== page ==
>>> version of a Device Manager. They create programs like that, to match the
    >>> appearance of how some things work in Windows. It doesn't mean all
    >>> the control functions that exist in Windows, will be copied in there.
    >>> To do things like install drivers in Linux, there would still be
    >>> more terminal commands to execute. But in terms of "fun" applications,
    >>> give it a try and see if you can figure it out.
    >>>
    >>> Linux has a bunch of commands, such as "dmesg", "lsusb" and the like.
    >>> But what I can't guarantee, is any one of those commands will give
    >>> enough info to positively identify the device. In my case, I know
    >>> my two hard drives have four partitions, and the USB stick, with only
    >>> one partition on it, stands out in comparison. I figure it out
    >>> by the process of elimination. But if I had two USB sticks plugged
    >>> in, that would be a mess.
    >>>
    >>> Paul

    >>
    >>
    >> Wow!
    >>
    >> I figure if I pull the flash drive out of USB slot, its 'sd' entries
    >> in 'ls /dev' should disappear. Likewise, if I reinsert it, they
    >> should return. Sure enough, my 'sdg' entries did just that (sdg,
    >> sdg1, sdg2, sdg5). Ergo, I assume I have found the right ones. XP
    >> Computer Management shows the 8GB Sandisk flash drive as 'removable'
    >> and has one partition - NTFS for 1GB drive N and a second for 7GB
    >> which is said to be 'healthy', but is not labeled. If I could just
    >> format and label the latter. BTW, Norton PMagic does not show the
    >> flash drive at all.
    >>
    >> This all seems quite a 'do' just to format partitions on a flash
    >> drive. My USB external hard drive has presented no such problems. I
    >> did not anticipate this.
    >>
    >> Me

    >
    >So you're seeing what I'm seeing then. You can prepare multiple partitions
    >on the USB flash in Linux, and actually use them. In Windows, only the
    >first partition will mount. The other partitions can be "seen" (the Healthy
    >thing), but since they won't mount, are no good for Windows storage.
    >
    >I think the reason I may have put a partition table on mine, was so I could
    >get it to be NTFS and be able to store a file larger than 4GB. At least,
    >on my larger USB flash stick. That's unnecessary for the small one. The small
    >stick, is for tools and experiments that are limited to FAT16.
    >
    >Maybe then the answer is, to put a large shared storage as the first partition,
    >and any smaller partitions (that it doesn't make sense for Windows to see)
    >could be put after it ?
    >
    >The "sdg5" implies a logical partition, inside an extended partition ?
    >When you install a Linux OS, they do crazy stuff like that.
    >
    > Paul



    Hi again Paul.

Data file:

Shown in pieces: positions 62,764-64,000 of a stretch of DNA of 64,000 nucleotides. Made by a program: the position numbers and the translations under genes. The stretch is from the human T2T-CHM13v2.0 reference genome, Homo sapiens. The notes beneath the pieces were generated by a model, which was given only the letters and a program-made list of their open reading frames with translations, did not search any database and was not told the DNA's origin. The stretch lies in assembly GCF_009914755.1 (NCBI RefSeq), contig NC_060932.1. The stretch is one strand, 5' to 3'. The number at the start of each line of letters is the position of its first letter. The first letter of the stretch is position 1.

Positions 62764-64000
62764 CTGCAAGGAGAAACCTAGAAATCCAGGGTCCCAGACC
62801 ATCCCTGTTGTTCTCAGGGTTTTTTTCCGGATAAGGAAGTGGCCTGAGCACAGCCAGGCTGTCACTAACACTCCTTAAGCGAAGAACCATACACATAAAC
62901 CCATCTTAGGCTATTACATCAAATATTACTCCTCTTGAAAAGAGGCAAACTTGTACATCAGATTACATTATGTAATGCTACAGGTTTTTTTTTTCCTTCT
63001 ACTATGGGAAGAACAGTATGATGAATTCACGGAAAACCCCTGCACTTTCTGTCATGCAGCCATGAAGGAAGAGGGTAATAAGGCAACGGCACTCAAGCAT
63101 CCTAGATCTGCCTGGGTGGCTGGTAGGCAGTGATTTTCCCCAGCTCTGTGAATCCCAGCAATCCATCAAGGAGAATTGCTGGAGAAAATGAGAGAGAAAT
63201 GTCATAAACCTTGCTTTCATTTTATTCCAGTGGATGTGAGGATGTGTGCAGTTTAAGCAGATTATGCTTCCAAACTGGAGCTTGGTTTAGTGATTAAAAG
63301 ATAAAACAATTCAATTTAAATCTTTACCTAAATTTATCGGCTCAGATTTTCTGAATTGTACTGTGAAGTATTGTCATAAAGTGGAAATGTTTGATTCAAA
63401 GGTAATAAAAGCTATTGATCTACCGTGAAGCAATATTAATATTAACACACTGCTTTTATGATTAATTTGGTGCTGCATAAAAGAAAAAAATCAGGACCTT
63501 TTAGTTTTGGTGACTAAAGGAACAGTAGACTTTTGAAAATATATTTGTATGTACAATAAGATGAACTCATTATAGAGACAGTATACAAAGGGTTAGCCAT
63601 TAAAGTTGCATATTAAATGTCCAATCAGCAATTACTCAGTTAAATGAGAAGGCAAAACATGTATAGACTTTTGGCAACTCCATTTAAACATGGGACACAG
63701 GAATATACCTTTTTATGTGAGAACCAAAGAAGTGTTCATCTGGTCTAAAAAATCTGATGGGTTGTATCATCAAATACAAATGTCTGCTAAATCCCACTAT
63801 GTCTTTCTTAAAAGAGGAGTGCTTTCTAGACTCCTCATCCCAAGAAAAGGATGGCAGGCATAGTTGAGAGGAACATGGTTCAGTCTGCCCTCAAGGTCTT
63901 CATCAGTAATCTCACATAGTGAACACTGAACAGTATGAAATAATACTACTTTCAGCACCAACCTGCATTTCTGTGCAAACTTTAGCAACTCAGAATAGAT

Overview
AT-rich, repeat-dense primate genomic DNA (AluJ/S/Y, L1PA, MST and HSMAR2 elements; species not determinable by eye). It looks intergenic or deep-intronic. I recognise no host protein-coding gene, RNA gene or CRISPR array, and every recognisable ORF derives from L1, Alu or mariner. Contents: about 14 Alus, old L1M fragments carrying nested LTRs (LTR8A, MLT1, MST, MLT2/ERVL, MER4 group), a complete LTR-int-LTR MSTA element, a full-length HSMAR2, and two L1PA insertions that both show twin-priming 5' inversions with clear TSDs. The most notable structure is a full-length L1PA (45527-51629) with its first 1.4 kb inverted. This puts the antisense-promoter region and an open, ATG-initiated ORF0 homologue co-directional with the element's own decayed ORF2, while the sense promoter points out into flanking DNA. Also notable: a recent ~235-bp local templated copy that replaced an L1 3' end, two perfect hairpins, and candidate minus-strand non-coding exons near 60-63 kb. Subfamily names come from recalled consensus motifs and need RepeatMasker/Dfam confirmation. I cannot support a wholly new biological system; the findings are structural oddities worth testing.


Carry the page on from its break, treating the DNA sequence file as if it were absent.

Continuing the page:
I am thinking part or all of the problem may be that the OS must be
    made to think that the flash drive is not a removable drive, but is a
    fixed drive. That's what I infer from what I read anyhow. There is a
    program called 'bootit' (v1.07) that is supposed to provide the
    ability to 'flip' a so-called 'removable bit'. Alas I cannot get it
    to do that job. Or at least, it would appear so. And so I am still
    stuck with two partitions on my 8GB Sandisk - namely 1G and 7G. The
    first has a drive letter and is recognized by XP. The second has no
    drive letter and is not recognized by XP of course.

    Are you familiar with this feature? Have you dealt with it? Do you
    know of another program other than 'bootit' that I might try?

    Thanks again

    Me
     
    , Feb 17, 2012
    #7
  8. Paul Guest

    wrote:

    >
    >
    > Hi again Paul.
    >
    > I am thinking part or all of the problem may be that the OS must be
    > made to think that the flash drive is not a removable drive, but is a
    > fixed drive. That's what I infer from what I read anyhow. There is a
    > program called 'bootit' (v1.07) that is supposed to provide the
    > ability to 'flip' a so-called 'removable bit'. Alas I cannot get it
    > to do that job. Or at least, it would appear so. And so I am still
    > stuck with two partitions on my 8GB Sandisk - namely 1G and 7G. The
    > first has a drive letter and is recognized by XP. The second has no
    > drive letter and is not recognized by XP of course.
    >
    > Are you familiar with this feature? Have you dealt with it? Do you
    > know of another program other than 'bootit' that I might try?
    >
    > Thanks again
    >
    > Me


    See the section "Removable or what?". Uwe's solution is to use a filter driver.

    http://www.uwe-sieber.de/usbstick_e.html

    http://www.uwe-sieber.de/usbtrouble_e.html#partitioning

    "A filter driver for removing the RMB has been made by Hitachi for their
    Microdrives (Compatct Flash cards with a mini harddrive):

    xpfildrvr1224_320.zip

    It is 32 bits only, so it will not work on x64 editions of Windows."

    There is additional text there, describing how to modify the .inf inside the ZIP.
    The .inf needs to be modified, presumably so the driver can be applied
    to your flash stick. The files in that package are pretty small (as all
    the filter needs to do, is prevent Windows from seeing RMB).

    Paul
     
    Paul, Feb 17, 2012
    #8